Now that the ornaments have been made there are a few final steps to make them ready to hang. Firstly cut 2 lengths of wire with openings every 30 centimetres or so, at each interval solder a connection to to the motor. I personally used some male-female connections (link) so that if one of the motors fails I can easily remove it without unsoldering everything. Add heat shrink tubing to insulate the solder joints, preventing short circuits. I also recommend connecting a fuse so that should one ornament fail the power supply will disconnect instead of melting the wires/damaging the power supply.

Finally I wrapped the wires connecting the ornaments with some tinsel (you could also use LED lights if you wish). Hook the wires up to a 3V power source and you have a chain of ornaments, ready to hang.

Suggested improvement:

  • One improvement that I may add in the next version is instead of a fixed power supply I might try using a PWM driver to control the speed and direction of the motor. Personally I like the slower speeds for visualizing the fluid currents.
Holiday Decorations Speed Challenge

Grand Prize in the
Holiday Decorations Speed Challenge

1 Person Made This Project!

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26 Comments

0
Ludvic
Ludvic

Question 10 months ago on Step 4

Man your project it's awesome.but i have an ask for you..
how you made the animated preview for your instructables??

0
PaulHaas
PaulHaas

11 months ago

I love your project. I basically had the same idea, but using a snow globe and a magnetic stirrer. A drop of dish detergent and its been two years and not bacteria grow yet.

0
bpark1000
bpark1000

Tip 11 months ago

You will have trouble with bacteria and algae growing in the ornament. You can prevent this by substituting about 30% alcohol for some of the water.
Regarding the motor corrosion problem, put the motor outside the ornament and have it turn a small magnet. Another magnet (ceramic magnet will not corrode) inside will spin (like magnetic stirrer).

0
PieBaby89
PieBaby89

11 months ago

Congratulations!! This is truly a unique and one of a kind Christmas ornament, I absolutely love it and wish I have a set for my tree. Excellent win!

0
RustedFriend
RustedFriend

11 months ago

I wonder if you'd get enough interesting flow from convection currents if you had a small heater inside it. Like say a resistive heater that you just plug into an empty spot on your Christmas light line. It would also be fairly simple to make a magnetic stirrer arrangement. Great project. I've been wanting to do something with rheoscopic fluid for a while and this is giving me ideas for some sort of visual stimulus that can live on my desk.

0
Will Donaldson
Will Donaldson

Reply 11 months ago

Yep! Thermal convection currents work with this fluid, I played around with some hot and cold mixtures but your idea of a resistive heater would be a good method too.
Edit: could also look into peltier plates

0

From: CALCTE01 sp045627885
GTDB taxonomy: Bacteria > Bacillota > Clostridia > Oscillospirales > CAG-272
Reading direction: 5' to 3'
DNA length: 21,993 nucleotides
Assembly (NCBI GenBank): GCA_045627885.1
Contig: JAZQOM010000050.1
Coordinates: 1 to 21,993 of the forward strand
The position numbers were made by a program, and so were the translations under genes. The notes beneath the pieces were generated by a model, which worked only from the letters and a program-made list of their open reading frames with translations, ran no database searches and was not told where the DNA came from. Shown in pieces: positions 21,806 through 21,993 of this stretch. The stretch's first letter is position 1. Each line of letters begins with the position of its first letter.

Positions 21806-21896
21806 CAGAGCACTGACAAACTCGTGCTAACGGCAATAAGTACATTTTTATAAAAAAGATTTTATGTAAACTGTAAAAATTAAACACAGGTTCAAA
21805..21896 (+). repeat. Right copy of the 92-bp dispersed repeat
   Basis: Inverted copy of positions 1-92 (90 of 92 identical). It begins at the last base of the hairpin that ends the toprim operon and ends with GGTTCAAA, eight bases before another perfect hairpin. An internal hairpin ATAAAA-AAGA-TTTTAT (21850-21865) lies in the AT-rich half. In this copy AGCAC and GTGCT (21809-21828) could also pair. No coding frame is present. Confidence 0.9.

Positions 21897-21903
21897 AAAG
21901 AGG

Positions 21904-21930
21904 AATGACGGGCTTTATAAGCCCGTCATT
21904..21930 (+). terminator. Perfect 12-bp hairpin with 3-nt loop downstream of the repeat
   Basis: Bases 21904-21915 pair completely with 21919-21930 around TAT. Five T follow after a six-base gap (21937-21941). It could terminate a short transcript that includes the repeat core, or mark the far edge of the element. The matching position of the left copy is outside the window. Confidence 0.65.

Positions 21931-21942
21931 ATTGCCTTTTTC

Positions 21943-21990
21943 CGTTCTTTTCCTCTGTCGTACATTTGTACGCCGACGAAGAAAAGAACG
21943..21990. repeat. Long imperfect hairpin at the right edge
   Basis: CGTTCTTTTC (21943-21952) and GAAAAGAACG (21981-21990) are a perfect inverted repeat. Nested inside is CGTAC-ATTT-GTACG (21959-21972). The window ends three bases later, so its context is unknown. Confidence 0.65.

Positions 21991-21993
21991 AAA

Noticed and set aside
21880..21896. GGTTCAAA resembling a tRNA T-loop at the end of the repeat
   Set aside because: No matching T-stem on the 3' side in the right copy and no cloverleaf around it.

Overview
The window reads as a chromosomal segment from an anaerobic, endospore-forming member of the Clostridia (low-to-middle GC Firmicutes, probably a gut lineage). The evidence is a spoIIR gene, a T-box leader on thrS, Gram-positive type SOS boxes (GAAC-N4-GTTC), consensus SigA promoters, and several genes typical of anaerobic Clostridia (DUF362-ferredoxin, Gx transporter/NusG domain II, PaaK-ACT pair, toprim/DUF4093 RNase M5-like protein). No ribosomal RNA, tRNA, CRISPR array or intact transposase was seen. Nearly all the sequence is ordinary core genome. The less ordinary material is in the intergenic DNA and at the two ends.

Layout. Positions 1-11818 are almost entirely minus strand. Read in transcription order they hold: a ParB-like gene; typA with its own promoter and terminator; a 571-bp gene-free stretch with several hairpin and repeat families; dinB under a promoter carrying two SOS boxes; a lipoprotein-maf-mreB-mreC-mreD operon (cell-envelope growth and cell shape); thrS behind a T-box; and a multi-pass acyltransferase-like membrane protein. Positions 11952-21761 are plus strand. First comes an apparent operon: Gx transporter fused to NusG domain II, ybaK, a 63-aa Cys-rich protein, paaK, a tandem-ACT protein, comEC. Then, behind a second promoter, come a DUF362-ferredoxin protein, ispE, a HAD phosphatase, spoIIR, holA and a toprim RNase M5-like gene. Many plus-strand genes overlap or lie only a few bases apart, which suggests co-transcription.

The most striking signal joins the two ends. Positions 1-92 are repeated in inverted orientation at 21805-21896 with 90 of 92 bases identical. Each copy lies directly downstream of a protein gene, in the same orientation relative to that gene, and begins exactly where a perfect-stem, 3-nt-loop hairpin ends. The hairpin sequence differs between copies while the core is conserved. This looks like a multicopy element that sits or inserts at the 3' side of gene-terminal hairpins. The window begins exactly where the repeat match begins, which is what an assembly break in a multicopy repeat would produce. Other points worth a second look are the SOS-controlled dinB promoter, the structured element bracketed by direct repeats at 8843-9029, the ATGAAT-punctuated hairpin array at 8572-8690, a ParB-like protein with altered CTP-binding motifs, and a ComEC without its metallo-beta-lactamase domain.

rayj0007
rayj0007

11 months ago

Nice effect! I had to look up what rheoscopic fluid was.

I don't know if rheoscopic fluid is effected by magnetism. If it is, this suggestion may not have any value.

A possible modification might be to a mechanism similar to a magnetic stirrer used in labs. Put a magnet in the fluid, seal the fluid in and mount a motor with another magnet outside the sealed fluid positioned so the magnetic fields are coupled. The spinning motor and magnet will result in the magnet in the fluid agitating the solution. Agitators of different shapes could be attached to the magnet.

Assuming the magnet in the fluid is adequately protected from damage by the fluid, the sealed fluid chamber should last until dropped :>) The motor/magnet assembly could use virtually any motor suitable to the task, and would be replaceable/interchangeable as desired.

Again, nice project. Thanks for sharing.
rayj0007

0
Will Donaldson
Will Donaldson

Reply 11 months ago

Yes, magnetic stir plates work (there are some videos on youtube). However for this application it was not viable as there is no flat surface in the ornament for the stir rod to spin on and it is difficult to mount the motor in a discrete way that preserves the traditional ornament

0
mrmike83642
mrmike83642

Tip 11 months ago

Not sure how it would affect the rheoscopic fluid or change the desired
effect but if you used mineral oil instead of water it would help
prevent corrosion and reduce any chance of electrical failure.
Just a thought, and love the project.

0
KNERD_UNO
KNERD_UNO

Reply 11 months ago

Distilled water would do the same (and be cheaper)./

0
rachl009
rachl009

11 months ago

These look so cool!

0
2403366
2403366

11 months ago

i would of given a vote but it has things that we cant get from stores
and were in the world will we get that fluid thing ?

0
Will Donaldson
Will Donaldson

Reply 11 months ago

Hi, in the section called "Supplies" I list all the required parts. Most of the parts can be bought locally. There is a link to where you can buy rheoscopic concentrate online, alternatively there are lots of suppliers on Amazon. Some art supply or craft stores carry the fluid locally too.

0
BlueFreckles
BlueFreckles

11 months ago

What a cool effect! I could see it in some potion bottles for halloween.

0
Will Donaldson
Will Donaldson

Reply 11 months ago

Great idea!

0
Arduino009
Arduino009

11 months ago

Awesome. Definitely worth a vote. I'll be sure to try this out some time.

0
Sheriff Bub
Sheriff Bub

11 months ago

Incredible, earned my vote!